Christopher Sebela

writer, wronger, rearranger

Peter and Lynda are gypsies, but is Peter a werewolf? Yes. Yes he is. And hilariously, everyone in town seems to know he’s a werewolf. Oh sure, some have a harder time believing it than others, but once the dead bodies start turning up with all the bite marks and mauling and what not, accusing eyes turn in Peter’s direction, despite the fact that, so far as I could tell, they have no reason to do so. This lasts the entire season. While I’m not a big fan of overly skeptical characters in fiction (Scully notwithstanding), this borders on madness, and it’s indicative of one of the show’s major structural problems. Developments happen throughout without any organic process to them. Stories are, at their most basic, a way of showing a connected series of events: once upon a time there was a boy who had a cow; he traded the cow for a magic bean; his mom threw the bean out the window in anger; the bean grew into a giant beanstalk; the boy climbs the beanstalk because they’re poor; and so on. But bad writing doesn’t recognize the in-between steps. On Hemlock Grove, a boy would just kind of have a bean at some point, and then maybe he’d glance out a window later and there’d be a beanstalk and he’d be like, “Shit, where’d that cunt of a bean go?” and then he’d be in the clouds. It’s writing with too many foregone conclusions, and watching it feels like having to suffer through someone else’s bad dream.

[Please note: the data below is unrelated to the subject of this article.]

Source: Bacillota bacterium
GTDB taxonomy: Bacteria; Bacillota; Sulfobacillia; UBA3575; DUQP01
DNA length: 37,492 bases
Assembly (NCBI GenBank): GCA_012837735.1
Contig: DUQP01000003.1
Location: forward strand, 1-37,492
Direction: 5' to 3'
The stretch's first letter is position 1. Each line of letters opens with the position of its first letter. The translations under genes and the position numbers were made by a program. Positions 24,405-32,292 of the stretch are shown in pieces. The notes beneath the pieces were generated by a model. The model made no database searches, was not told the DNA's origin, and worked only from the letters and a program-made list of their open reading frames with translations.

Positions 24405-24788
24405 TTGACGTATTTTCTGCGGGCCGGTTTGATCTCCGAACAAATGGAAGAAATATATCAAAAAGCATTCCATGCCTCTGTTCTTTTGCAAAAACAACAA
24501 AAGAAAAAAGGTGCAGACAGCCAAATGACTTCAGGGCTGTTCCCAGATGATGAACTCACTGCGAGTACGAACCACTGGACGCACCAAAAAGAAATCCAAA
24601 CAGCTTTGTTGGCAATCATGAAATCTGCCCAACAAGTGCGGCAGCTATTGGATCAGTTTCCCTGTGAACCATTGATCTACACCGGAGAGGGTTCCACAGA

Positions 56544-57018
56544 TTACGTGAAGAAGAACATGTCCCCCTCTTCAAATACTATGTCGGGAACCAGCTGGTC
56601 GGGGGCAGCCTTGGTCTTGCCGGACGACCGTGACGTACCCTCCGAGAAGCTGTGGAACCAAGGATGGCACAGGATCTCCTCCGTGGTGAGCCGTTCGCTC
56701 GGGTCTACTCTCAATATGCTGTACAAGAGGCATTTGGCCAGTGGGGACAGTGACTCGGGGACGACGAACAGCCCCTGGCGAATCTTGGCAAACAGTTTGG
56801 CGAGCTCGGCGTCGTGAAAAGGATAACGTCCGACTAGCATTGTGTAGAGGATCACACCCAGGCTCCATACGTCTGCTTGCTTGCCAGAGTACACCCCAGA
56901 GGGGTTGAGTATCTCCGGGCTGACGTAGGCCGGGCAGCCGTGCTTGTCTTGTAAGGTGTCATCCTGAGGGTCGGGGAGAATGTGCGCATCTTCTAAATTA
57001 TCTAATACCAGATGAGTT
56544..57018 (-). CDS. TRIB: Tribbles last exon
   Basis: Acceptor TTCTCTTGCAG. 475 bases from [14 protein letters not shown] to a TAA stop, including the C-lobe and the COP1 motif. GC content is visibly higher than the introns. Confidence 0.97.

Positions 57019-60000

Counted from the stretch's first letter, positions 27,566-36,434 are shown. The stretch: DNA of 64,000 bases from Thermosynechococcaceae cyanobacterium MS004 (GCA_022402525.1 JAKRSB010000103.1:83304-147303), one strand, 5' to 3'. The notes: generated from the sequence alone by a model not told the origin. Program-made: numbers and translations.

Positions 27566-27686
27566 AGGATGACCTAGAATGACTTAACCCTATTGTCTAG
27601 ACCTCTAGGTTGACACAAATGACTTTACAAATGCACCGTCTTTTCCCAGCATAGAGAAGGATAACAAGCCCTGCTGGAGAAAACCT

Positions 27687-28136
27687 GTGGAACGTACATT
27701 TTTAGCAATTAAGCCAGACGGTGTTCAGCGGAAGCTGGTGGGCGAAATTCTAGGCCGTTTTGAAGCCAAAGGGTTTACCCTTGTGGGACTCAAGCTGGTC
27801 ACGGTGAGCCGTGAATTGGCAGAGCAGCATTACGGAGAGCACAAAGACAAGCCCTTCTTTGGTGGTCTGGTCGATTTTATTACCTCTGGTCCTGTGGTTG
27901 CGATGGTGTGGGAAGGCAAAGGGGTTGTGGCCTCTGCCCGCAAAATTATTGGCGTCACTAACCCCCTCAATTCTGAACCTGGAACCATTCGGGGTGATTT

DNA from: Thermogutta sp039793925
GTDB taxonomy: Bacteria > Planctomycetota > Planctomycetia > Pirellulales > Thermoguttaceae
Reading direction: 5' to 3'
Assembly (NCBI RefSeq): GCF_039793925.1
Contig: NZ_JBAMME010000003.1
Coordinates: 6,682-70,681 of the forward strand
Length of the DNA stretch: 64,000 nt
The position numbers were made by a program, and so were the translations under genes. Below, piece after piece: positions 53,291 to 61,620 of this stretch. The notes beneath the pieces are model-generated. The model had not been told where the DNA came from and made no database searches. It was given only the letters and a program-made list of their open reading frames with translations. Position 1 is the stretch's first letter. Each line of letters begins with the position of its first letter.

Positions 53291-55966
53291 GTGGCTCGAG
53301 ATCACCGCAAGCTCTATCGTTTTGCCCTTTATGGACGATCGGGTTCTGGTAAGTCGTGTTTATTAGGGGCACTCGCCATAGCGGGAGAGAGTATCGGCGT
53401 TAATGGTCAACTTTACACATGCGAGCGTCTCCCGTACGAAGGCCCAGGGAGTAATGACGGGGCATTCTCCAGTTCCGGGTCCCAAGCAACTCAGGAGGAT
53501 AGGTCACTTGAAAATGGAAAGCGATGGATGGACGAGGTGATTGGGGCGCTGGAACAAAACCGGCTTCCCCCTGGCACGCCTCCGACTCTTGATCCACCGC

— From Zack Hendlen’s AV Club review of HEMLOCK GROVE

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